from here

I don’t have any brilliant thing to add to this article (which, you should read, all the way to the end, even though it has a slow start), but it made me realize that we’d all been through this incredible experience — or experiences (as everyone’s was so individual) — and unlike those in the article, I realized quilters (who by our very natures are the type to sit inside away from everyone and sew) might have their own dialogue to add.

“At first, the pandemic seemed to create potential for some big and benevolent restructuring of American life. But it mostly didn’t happen. Instead, she said, we seemed to treat the pandemic as a short-term hiccup, no matter how long it kept dragging on, and basically waited it out. “We didn’t strive to change society,” she told me. “We strived to get through our day.” Marooned in anomie and instability, we built little, rickety bridges to some other, slightly more stable place. “It’s amazing that something this dramatic could happen, with well over a million people dead and a public health threat of massive proportions, and it really didn’t make all that much difference,” Swidler said. “Maybe one thing it shows us is that the general drive to normalize things is incredibly powerful, to master uncertainty by feeling certain enough.”

(see above for citation)

I got through my covid days by quilting, and it was instructive to look back through the pages of this record, to see how I tried to “build little rickety bridges to some other, slightly more stable place.” I generally was very lucky: a lovely home, with lots of supplies, a supportive husband, and an ability to isolate away until the vaccine came (for me) in January 2021, a relief and a welcome day. Maybe quilting is well-suited to helping us cope with our “drive to normalize things” — cutting patches, sewing them together, using the well-established tools of social media to keep us connected on one level, even though all the social aspects: guild meetings, classes, retreats, and sewing groups went by the way.

Orange County Quilt Guild March 2020, before the meeting started

Their use of the word anomie is intriguing, and loosely, it can be defined as “normlessness,” meaning “that the underlying rules are just not clear…Anomie sets in when a society’s values, routines and customs are losing their validity but new norms have not yet solidified. “The scale is upset,” [the early French author] Durkheim wrote, “but a new scale cannot be immediately improvised. …The limits are unknown between the possible and the impossible.”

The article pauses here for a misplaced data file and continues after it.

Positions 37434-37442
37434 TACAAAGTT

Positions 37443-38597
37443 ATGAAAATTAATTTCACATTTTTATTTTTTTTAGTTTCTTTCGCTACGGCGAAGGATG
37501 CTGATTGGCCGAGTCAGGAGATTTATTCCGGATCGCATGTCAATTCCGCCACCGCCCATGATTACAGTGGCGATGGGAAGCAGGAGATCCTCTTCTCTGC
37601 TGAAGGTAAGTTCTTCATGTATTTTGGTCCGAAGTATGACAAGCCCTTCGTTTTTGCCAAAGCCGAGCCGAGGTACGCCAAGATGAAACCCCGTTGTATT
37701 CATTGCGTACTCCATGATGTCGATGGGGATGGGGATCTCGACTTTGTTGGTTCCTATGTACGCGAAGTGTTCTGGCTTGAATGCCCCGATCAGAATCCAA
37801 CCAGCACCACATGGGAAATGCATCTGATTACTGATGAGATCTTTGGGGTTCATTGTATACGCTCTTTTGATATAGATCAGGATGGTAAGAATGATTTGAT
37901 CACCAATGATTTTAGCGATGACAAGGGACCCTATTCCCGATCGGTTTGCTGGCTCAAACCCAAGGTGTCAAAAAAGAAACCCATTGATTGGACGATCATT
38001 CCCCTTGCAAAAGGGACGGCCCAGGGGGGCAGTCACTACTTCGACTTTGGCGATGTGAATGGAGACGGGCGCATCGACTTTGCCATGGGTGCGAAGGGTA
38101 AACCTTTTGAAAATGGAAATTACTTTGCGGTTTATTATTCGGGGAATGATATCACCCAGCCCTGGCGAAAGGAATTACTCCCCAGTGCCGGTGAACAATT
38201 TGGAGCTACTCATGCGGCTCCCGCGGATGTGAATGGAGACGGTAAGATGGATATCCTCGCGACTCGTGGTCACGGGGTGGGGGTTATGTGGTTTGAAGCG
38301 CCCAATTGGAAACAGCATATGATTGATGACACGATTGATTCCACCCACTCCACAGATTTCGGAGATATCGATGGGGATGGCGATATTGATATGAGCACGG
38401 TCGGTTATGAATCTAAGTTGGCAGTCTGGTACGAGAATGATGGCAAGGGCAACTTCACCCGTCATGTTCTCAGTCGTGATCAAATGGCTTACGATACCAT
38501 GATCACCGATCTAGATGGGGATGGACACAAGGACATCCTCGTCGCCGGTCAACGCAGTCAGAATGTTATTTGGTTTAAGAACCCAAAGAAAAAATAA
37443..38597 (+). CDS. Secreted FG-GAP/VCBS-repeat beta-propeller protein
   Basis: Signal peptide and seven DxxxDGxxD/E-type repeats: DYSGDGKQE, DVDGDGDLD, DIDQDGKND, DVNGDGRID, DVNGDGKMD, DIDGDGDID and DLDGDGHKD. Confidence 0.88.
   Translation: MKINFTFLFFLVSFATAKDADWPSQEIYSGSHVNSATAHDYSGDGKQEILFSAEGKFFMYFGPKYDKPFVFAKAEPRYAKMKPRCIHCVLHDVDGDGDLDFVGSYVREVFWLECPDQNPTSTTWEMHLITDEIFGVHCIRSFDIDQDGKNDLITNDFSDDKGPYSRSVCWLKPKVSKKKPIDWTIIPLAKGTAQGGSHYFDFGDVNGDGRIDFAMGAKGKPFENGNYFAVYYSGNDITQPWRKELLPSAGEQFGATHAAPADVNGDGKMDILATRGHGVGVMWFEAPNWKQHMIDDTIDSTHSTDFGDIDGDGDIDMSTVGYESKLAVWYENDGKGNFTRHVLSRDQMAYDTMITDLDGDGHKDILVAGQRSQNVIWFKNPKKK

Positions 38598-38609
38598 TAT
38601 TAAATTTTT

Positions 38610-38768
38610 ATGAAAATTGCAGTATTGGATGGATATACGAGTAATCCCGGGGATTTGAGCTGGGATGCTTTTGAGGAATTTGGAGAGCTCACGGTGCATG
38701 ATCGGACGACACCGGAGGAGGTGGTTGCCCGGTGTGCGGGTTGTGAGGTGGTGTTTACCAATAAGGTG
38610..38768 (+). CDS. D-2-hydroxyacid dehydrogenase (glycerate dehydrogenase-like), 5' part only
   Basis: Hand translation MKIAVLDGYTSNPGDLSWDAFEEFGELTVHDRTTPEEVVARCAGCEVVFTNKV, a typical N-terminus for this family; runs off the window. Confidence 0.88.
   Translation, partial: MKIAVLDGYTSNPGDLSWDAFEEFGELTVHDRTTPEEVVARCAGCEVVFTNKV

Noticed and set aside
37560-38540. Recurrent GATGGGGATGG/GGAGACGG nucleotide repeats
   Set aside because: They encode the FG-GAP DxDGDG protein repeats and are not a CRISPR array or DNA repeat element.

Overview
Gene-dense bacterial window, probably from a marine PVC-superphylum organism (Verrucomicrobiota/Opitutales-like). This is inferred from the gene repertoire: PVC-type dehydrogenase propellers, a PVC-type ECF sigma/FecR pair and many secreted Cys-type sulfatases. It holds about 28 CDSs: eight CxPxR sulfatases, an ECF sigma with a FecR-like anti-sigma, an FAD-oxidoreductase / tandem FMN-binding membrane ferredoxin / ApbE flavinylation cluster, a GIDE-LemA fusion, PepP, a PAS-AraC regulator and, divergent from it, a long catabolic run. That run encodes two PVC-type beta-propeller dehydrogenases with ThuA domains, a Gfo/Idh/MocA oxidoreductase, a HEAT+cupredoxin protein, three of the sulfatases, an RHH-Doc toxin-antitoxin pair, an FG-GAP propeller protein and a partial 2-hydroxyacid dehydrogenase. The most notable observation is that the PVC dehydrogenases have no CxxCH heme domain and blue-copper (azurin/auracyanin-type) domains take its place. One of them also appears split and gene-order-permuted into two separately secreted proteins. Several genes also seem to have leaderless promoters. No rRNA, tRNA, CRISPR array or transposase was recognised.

When Laurel sent me her photo Thursday night, she bridged a time from 2015, when Jen Kingwell’s pattern was published in QuiltMania, to September 2019, when Paula James (@the_secret_sewer) and Nicola Kelly (@nicola_picola_) challenged us all in to finish these quilts, leading a quilt-a-long on Instagram. I finished mine in time to post with Jen Kingwell (top of the post) just before we were all slammed.

A well-known bridge on California’s I-15

I like to think of our quilts as those bridges, helping find our way back to civility, to health, and even to mask making (our batik fabrics were champs!). I hope we continue to figure out how to write and think about what we all went through, sharing our individual experiences with acceptance and kindness. And I hope we keep quilting!


Quilt Baby Pictures

I ran across some quilt baby pictures the other day.

And a tangent: Chaucer was on to something when he wrote “The life so short, the craft so long to learn.” I’ll explain, but first you should know that we’re cleaning out, preparing for some home renovation. Or as I like to call it, #kitcheneggedon, where we are moving our entire kitchen into boxes or onto shelves, and our refrigerator out into the garage, which meant that two of our four file cabinets had to go. It was time, really, to figure out what we’d crammed into those moving metal drawers so long ago. We filled one giant curb-side recycle bin, borrowed our neighbor’s and filled his, and I was still going strong. Glance, toss, glance, toss, glance….Whoa.

Several files stopped me dead in my tracks, as they were from the first series of classes I ever took, a veritable record of my how some of my quilts were hatched (hence, Quilt Baby Pictures for the title of this post).

• An embellishment class which sample I promptly tossed. The redeeming factor were finding two beading needles in the class kit, which I needed.
• Two Laura Wasilowski classes: one on fusing, where we learned the Chicago School of Fusing fight song and that her first iron lasted 25 years, and a second where I made a reversible jacket (which I wore for years).
• Debbie Caffrey Mystery Class in which I had fun, but when I took another Mystery Class some years later (teacher shall remain anonymous) it put me off that format forever.